Scientists play 'geological genealogy'
Scientists have tracked the "family history" of a rock back to some of the earliest times on Earth.
Researchers analysed the concentration and distribution of particular types of atoms in the granite to show it must have been recycled from something that existed 4.2 billion years ago.
This "parent rock" was very probably basalt of the sort produced on the ocean floor, they say.
The team reports its work in this week's Science Magazine.
With most rock on Earth being broken down by weathering or taken back into the planet's interior just a few hundred million years after production, there is very little, truly ancient material to look at.
Geological genealogy offers a very useful alternative in the circumstances, says Dr Jonathan O'Neil from the University of Ottawa, Canada.
"To put everything into perspective, the Earth is about 4.6 billion years old, and I would say that rocks that are 3.8 billion years and older - we can count them on the fingers of our hands.
"We have very limited places to learn something about the first billion years of Earth history. That's our challenge," he told the Science in Action programme on the BBC World Service.
Pursuing this type of research delves into questions about when tectonics - the formation and movement of continents - got started on the planet; when oceans would have first covered its surface; and, of course, when conditions might have become suitable for life.
Dr O'Neil and colleagues examined samples of rock from the "Canadian Shield", a swathe of territory moving east of Hudson Bay in Canada.
The specific pieces they took into the lab were relatively young - "only" 2.7bn years old.
But by looking at an atomic tracer in the minerals, the team could determine the parentage.
This tracer takes the form of a radioactive decay chain centred on versions, or isotopes, of the chemical elements samarium and neodymium.
The isotope of samarium with an atomic mass of 146 is unstable and decays very rapidly into the isotope of neodymium that has a mass of 142.
In fact the decay is so rapid that any samarium-146 that was present on Earth at its formation 4.6 billion years ago is all but gone within 500 million years. But even though "the clock" stops running, it leaves the mark of its existence in the concentration and distribution of the neodymium.
When the scientists take into account the known age of their granite samples, the time it would take for these granites to form from a recycled parent rock, and the neodymium isotope record present in the samples - they conclude the pre-cursor material must be older than 4.2 billion years.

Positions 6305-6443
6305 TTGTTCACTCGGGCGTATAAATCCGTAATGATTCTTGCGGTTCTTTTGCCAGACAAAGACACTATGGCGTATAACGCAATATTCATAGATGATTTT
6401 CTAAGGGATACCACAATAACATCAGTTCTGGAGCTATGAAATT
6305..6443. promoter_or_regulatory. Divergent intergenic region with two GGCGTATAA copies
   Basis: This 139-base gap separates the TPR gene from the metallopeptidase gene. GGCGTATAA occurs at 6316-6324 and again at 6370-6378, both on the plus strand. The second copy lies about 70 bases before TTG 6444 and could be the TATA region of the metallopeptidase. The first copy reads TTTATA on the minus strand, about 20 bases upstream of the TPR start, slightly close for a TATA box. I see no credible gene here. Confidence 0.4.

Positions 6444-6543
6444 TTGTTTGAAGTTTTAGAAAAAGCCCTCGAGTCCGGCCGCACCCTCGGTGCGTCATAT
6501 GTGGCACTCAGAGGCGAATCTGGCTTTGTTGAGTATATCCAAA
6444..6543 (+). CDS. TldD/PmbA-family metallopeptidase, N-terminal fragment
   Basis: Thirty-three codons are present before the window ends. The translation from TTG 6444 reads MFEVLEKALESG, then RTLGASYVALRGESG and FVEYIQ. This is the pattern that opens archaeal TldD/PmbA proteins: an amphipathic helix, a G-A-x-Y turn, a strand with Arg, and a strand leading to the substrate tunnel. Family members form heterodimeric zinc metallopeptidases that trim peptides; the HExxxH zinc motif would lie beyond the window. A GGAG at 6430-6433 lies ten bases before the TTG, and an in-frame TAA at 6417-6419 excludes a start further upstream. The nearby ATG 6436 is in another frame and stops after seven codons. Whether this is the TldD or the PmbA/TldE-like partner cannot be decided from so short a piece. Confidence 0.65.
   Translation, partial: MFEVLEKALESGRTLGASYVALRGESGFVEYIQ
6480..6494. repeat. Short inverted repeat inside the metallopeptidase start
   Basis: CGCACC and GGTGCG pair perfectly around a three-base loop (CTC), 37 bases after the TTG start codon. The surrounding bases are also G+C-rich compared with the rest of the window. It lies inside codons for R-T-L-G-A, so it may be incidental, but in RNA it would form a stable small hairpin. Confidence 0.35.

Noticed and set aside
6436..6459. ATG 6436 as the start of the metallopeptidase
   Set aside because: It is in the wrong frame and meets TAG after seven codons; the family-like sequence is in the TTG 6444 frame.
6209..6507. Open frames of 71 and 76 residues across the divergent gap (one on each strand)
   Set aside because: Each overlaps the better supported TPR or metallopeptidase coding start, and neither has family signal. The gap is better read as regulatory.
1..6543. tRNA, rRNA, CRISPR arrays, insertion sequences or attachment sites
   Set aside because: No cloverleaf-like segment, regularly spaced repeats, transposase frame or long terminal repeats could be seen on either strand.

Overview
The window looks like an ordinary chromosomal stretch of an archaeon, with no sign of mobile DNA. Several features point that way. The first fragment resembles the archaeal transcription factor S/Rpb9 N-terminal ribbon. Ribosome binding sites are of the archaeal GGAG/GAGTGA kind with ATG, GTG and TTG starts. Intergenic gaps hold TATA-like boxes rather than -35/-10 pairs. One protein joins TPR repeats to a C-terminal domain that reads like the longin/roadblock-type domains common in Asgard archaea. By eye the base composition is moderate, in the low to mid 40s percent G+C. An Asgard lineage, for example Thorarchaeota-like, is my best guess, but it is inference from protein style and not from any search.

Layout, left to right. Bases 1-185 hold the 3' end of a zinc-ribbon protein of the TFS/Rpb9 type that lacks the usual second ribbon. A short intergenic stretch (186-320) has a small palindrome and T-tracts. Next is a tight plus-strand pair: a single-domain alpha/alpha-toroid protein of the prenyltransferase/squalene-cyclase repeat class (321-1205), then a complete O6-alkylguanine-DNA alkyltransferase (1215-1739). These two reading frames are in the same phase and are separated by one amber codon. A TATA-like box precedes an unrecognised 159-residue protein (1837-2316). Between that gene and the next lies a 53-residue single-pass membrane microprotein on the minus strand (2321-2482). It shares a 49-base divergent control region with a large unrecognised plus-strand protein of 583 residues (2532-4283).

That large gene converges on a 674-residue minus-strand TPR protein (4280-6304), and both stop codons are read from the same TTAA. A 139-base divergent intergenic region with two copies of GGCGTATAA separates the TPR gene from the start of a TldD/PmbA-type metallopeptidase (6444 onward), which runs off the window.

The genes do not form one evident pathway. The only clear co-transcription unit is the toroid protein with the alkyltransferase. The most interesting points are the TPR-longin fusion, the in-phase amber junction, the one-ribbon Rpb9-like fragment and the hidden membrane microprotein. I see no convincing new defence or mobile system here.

"We can also say something about [the parent rock's] nature," said Dr O'Neil.
"Were they granites or basalts? Were they continental crust or were they oceanic crust? We think they were oceanic crust. So, the primitive earliest crust on Earth - at least the evidence we have in our samples - was oceanic crust at approximately 4.3 billion years old."
Does any of this original material still exist? Dr O'Neil points to a nearby sliver of rock on the shore of the Hudson Bay called the Nuvvuagittuq Supracrustal Belt (NSB). This is presumed to be oceanic volcanic rock and has been dated to be between 3.7 and 4.3 billion years old. It is an age bracket that also relies on a neodymium analysis.
"The younger rocks that we have analysed are around [the NSB], so it makes sense that this is the piece of crust that has been recycled to form our continents," said Dr O'Neil.
"It fits the bill. It has exactly the right composition and the right mineralogy to be it."
The Nuvvuagittuq Supracrustal Belt was reported earlier this month by a team led from University College London (UCL), UK, to contain the fossilised remains of tiny lifeforms.
However, it has to be said that there is significant debate over the exact age of the NSB, which may not quite fit with this genealogy story.
"The neodymium isotope compositions in the volcanic rocks of the NSB do indeed yield an age of 4.28 billion years, but this has been interpreted both as the true age of this rock (the age of when the lava froze into rock) and alternatively as an older signature inherited from the early mantle of the Earth in these younger rocks, that have a minimum age of 3.77 billion years," explained UCL's Dr Dominic Papineau.
"This debate can possibly be settled using new approaches and techniques, as well as using careful microscopy-based observations of rocks from key geological relationships in the field," he told BBC News.
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